Have you ever stopped to think about the origins of many of the customs and traditions we hold dear? Most of these customs and traditions feel like they have been around forever, but many have existed for less than 200 years and originated with the Victorians.
Here are three notable examples. The list, however, goes on.
Couples have been pledging “until death do us part” for centuries, but it wasn’t until Queen Victoria married Prince Albert that it became fashionable to marry in a white wedding dress. Before the royal wedding, the fashion was for the bride to wear her best dress, no matter the color. This had practical considerations because the dress could be worn again.
The rhyme “something old, something new, something borrowed, something blue, and a silver sixpence in her shoe” got its start as a way of reminding Victorian brides what they needed for their wedding. Each item either brought luck or symbolized a concept.
Christmas wasn’t elevated to the status of a major holiday until the 1840s. That’s also the decade when the royal family introduced Britain and the rest of the English speaking world to Christmas cards and Christmas trees.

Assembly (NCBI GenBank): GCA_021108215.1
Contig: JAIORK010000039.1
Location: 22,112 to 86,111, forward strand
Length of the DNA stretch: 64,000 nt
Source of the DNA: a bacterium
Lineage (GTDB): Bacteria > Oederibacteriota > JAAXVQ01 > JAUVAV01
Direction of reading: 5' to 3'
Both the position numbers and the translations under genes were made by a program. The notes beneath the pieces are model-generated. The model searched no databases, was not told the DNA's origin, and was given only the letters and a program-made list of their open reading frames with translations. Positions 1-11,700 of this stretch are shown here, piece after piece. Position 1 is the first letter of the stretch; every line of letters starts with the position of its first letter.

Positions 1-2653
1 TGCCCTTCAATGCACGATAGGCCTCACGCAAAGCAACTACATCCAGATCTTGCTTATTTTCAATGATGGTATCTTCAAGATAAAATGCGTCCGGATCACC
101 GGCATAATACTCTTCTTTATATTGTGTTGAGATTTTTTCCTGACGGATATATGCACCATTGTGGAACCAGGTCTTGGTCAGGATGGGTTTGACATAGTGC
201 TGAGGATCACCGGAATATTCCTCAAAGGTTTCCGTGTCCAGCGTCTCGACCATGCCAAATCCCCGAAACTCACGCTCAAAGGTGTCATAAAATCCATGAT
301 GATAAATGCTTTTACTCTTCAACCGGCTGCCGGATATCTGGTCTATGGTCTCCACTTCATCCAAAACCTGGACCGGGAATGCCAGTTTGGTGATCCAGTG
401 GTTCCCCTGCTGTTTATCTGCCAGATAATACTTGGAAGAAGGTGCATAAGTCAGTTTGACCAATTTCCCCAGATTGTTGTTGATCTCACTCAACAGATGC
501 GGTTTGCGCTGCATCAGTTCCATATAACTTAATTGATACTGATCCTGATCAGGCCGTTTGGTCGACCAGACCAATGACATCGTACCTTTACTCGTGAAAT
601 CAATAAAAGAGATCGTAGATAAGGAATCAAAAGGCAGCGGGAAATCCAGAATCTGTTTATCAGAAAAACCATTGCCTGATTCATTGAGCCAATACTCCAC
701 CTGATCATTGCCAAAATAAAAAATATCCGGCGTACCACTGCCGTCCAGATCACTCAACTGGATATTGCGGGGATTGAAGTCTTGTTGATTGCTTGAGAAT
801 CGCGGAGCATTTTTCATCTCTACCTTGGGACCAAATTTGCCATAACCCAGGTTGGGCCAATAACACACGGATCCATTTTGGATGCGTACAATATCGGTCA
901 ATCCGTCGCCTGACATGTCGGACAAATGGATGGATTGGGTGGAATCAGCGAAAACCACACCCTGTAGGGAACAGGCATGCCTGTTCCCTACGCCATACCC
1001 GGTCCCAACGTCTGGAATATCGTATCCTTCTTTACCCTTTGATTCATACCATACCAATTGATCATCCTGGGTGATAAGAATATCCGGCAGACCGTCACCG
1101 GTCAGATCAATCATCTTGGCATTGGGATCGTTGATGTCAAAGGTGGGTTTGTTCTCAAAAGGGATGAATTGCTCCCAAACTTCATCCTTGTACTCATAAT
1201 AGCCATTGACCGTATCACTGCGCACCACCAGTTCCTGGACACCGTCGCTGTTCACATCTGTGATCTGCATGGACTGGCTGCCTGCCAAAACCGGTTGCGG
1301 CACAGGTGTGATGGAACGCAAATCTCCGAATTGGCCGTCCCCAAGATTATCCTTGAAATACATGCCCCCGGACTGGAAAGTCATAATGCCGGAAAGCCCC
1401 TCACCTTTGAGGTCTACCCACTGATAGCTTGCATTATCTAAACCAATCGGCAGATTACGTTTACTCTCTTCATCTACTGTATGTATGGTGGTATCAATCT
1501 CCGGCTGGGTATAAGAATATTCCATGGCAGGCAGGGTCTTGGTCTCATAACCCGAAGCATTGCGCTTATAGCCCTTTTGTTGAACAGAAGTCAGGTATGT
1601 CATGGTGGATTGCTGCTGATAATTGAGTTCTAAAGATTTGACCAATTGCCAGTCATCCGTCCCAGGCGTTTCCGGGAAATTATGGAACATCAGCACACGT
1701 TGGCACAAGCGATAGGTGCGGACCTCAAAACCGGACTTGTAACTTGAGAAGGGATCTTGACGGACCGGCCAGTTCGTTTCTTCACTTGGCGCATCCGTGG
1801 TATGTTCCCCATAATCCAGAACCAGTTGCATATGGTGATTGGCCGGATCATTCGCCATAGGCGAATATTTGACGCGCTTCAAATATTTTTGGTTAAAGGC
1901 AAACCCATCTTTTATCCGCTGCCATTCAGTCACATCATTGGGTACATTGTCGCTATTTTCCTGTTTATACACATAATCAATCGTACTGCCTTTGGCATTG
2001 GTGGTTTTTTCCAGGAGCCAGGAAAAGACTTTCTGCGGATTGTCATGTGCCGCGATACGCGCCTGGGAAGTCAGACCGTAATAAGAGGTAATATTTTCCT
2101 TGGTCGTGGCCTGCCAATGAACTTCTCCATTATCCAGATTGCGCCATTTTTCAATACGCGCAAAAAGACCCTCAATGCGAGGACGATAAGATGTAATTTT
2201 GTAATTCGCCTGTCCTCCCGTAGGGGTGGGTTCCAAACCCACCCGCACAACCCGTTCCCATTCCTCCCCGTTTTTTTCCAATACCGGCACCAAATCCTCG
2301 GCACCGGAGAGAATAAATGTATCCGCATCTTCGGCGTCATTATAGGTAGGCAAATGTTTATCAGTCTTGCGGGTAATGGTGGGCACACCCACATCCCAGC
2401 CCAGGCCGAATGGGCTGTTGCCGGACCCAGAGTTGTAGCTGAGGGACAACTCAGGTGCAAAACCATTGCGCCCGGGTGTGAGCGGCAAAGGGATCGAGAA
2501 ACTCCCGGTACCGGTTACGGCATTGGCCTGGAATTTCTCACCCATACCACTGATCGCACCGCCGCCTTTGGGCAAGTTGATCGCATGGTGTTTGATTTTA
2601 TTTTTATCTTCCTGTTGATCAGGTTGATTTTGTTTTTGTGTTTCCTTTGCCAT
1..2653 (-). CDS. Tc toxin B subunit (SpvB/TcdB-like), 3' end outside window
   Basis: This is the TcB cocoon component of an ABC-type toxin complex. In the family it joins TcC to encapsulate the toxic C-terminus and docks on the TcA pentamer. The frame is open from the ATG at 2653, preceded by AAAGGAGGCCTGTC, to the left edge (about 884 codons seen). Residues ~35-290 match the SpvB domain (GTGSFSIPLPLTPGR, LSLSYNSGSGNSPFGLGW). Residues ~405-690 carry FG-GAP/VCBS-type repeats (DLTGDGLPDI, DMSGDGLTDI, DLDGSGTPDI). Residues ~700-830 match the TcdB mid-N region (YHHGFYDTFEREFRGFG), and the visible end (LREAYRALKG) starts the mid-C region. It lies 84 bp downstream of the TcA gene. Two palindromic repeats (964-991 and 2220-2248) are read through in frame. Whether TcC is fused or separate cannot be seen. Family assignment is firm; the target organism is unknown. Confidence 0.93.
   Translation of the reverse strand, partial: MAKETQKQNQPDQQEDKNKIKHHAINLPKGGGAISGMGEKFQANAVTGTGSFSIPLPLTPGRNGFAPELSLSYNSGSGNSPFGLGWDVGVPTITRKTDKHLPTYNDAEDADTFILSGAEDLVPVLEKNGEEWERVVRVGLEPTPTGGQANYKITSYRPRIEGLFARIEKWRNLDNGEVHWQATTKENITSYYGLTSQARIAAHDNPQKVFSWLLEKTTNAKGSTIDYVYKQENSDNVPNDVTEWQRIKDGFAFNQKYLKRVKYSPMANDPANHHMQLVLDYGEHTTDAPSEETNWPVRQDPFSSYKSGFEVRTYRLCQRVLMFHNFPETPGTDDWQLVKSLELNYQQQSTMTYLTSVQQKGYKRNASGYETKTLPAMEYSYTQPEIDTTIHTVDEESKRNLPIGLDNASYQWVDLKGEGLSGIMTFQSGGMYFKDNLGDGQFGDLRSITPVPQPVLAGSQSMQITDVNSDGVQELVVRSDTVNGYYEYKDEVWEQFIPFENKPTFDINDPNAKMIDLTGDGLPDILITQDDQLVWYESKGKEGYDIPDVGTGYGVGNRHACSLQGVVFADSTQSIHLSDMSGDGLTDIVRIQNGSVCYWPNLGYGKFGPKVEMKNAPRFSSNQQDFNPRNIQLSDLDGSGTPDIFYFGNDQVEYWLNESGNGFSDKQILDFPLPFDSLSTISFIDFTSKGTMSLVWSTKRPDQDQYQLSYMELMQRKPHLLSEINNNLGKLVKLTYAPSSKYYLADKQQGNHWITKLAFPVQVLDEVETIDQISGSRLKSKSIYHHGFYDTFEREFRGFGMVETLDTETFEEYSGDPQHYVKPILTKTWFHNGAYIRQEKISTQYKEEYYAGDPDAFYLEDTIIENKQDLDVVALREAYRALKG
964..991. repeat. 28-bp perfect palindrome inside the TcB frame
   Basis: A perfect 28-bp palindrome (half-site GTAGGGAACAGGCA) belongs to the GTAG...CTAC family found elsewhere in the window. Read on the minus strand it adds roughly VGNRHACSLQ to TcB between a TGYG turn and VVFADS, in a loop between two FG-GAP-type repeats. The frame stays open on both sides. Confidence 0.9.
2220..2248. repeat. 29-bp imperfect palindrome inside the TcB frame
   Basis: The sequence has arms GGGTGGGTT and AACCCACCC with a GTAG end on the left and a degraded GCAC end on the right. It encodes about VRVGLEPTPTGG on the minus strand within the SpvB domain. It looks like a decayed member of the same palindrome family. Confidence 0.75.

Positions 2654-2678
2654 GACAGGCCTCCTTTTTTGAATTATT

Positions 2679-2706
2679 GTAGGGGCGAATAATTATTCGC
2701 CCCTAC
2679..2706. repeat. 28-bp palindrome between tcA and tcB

The Christmas tree was borrowed from Prince Albert’s German homeland, while cards were created by an artist and made popular by the royals.
Christmas carols, which originated centuries earlier, were published in books and sang for fun.
In addition, the Victorians can be credited for the commercialization of Christmas. It was during this period that decorating the house became the popular thing to do at the holidays. Gift giving also became a staple of holiday celebrations. What began with simple, practical homemade gifts and foods moved to larger, store-bought items.
You can blame your increased waistline around the holidays on the Victorians, too. They were the ones who introduced holiday candies and who solidified what we consider a traditional Christmas dinner.
The Concept of Childhood
Finally, you can blame the Victorians for the privilege you had as a child to be a kid.
Before this time, children were put to work at a young age, either in the home or at a workplace. Some of this was necessity, but some of it came from the belief that work saved children from evil.
Eventually, child-labor laws went into effect and children were required to attend school. Victorians had a strict concept of family, and childhood became viewed as an important part of a person’s development.
As children’s primary job became that of scholar, they were afforded time to play. The toy industry had its start, and both the Boy Scouts and Girl Scouts were founded. Children’s literature was published for the first time.
The Victorians also invented the playground and children’s fashions.
Updated: 14 October 2020
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